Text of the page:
Low-Paid Employment and Unemployment Dynamics in Australia
AbstractThis paper uses longitudinal data from the Household, Income and Labour Dynamics in Australia (or HILDA) Survey to examine the extent to which the relatively high rates of transition from low-paid employment into unemployment are the result of disadvantageous personal characteristics or are instead a function of low-paid work itself. Dynamic random effects probit models of the likelihood of unemployment are estimated. After controlling for unobserved heterogeneity and initial conditions, we find that, relative to high-paid employment, low-paid employment is associated with a higher risk of unemployment, but this effect is only significant among women. We also find only weak evidence that low-wage employment is a conduit for repeat unemployment.
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Bibliographic InfoPaper provided by Melbourne Institute of Applied Economic and Social Research, The University of Melbourne in its series Melbourne Institute Working Paper Series with number wp2009n06.
Length: 35 pages
Date of creation: Mar 2009
Date of revision:
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Postal: Melbourne Institute of Applied Economic and Social Research, The University of Melbourne, Victoria 3010 Australia
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Other versions of this item:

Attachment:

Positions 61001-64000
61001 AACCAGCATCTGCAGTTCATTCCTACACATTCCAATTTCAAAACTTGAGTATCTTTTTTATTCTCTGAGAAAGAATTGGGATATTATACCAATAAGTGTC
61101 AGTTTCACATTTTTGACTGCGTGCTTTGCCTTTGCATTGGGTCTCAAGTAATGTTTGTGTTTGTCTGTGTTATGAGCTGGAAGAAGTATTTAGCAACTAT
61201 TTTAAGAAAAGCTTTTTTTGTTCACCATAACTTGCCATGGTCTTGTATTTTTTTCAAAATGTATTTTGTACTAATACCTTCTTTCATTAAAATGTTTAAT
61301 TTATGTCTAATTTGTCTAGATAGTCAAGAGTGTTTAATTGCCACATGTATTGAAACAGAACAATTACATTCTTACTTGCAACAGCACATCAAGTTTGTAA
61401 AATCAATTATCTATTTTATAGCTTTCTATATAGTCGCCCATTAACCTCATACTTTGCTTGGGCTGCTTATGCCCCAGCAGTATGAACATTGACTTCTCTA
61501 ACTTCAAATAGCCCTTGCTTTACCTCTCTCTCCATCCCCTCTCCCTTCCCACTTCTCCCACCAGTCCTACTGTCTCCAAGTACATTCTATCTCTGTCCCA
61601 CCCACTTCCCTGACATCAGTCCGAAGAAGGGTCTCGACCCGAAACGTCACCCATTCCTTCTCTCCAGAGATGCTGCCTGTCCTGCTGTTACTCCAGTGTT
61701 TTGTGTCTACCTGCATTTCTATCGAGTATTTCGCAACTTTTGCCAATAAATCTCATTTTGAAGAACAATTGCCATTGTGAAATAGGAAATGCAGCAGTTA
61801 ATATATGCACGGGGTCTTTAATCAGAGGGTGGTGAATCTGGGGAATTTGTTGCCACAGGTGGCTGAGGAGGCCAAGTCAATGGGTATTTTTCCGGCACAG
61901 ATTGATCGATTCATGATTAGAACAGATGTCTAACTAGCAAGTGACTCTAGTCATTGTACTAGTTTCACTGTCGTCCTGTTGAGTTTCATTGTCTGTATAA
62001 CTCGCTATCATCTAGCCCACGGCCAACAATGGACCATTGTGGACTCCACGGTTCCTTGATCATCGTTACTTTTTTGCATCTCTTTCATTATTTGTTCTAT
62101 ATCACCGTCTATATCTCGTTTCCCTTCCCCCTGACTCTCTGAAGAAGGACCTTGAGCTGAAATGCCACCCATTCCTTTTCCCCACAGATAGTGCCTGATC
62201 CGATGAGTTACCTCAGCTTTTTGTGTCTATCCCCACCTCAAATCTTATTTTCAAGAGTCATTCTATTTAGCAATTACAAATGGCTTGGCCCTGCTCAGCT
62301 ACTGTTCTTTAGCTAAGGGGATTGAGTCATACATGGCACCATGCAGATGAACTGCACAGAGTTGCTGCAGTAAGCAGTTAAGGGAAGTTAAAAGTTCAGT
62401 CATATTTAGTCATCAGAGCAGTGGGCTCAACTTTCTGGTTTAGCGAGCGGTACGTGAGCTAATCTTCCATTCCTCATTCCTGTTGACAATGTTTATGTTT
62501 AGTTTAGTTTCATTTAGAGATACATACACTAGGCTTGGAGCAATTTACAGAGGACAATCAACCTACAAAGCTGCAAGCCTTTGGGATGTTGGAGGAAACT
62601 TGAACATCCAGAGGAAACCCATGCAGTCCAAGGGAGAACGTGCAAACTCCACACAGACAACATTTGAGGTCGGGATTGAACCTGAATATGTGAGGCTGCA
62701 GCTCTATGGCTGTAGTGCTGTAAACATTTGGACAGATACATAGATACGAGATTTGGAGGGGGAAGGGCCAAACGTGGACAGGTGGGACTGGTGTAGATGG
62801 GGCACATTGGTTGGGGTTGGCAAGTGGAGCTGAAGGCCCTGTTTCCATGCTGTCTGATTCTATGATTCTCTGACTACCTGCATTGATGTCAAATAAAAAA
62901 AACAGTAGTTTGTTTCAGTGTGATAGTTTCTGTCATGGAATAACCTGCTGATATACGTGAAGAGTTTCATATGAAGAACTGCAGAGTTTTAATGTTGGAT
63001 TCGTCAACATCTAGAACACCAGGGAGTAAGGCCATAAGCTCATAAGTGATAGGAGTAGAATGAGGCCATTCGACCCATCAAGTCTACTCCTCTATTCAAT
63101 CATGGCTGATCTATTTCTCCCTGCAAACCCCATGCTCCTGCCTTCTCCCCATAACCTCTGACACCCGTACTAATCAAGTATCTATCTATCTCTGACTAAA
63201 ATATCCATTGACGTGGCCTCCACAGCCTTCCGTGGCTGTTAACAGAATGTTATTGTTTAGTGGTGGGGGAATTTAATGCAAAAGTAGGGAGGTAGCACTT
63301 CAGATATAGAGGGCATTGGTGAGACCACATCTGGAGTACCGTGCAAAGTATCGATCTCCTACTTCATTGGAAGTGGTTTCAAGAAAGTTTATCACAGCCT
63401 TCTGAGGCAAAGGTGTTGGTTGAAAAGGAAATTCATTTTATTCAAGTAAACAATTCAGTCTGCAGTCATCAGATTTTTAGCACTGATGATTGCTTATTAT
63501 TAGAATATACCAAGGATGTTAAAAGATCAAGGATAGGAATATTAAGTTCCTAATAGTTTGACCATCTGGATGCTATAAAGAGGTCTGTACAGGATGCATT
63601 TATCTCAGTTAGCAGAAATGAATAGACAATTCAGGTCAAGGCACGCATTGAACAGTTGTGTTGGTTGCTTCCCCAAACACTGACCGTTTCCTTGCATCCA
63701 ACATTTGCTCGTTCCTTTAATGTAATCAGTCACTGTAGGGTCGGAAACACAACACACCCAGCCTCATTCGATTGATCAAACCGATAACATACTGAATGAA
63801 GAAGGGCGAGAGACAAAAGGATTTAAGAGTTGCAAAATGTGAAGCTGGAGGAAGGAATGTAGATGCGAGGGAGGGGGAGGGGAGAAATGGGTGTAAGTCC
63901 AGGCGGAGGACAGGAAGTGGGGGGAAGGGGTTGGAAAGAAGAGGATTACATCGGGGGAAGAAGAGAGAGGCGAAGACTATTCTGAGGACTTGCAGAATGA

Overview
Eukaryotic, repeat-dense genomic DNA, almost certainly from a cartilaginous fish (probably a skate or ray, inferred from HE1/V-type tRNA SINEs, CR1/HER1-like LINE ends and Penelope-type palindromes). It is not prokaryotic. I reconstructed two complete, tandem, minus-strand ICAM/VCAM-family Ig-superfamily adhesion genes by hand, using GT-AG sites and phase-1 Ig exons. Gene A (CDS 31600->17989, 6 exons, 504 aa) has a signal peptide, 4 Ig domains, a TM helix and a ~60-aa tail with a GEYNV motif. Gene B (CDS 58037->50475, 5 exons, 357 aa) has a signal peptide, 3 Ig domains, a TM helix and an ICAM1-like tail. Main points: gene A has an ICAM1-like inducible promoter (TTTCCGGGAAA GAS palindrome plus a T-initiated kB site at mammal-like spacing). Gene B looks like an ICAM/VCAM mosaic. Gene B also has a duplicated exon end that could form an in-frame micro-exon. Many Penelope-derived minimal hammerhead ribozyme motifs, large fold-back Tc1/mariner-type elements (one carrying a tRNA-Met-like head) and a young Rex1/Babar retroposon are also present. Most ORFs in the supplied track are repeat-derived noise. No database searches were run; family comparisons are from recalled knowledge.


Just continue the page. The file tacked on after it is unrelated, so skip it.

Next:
- Hielke Buddelmeyer & Wang-Sheng Lee & Mark Wooden, 2010. "Low-Paid Employment and Unemployment Dynamics in Australia," The Economic Record, The Economic Society of Australia, vol. 86(272), pages 28-48, 03.
Please report citation or reference errors to , or , if you are the registered author of the cited work, log in to your RePEc Author Service profile, click on "citations" and make appropriate adjustments.:
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- Jeff Borland & David Johnston, 2010. "How Does a Worker's Labour Market History Affect Job Duration?," Melbourne Institute Working Paper Series wp2010n06, Melbourne Institute of Applied Economic and Social Research, The University of Melbourne.
- Cai, Lixin, 2013. "State-Dependence and Stepping Stone Effects of Low Pay Employment in Australia," MPRA Paper 50522, University Library of Munich, Germany.
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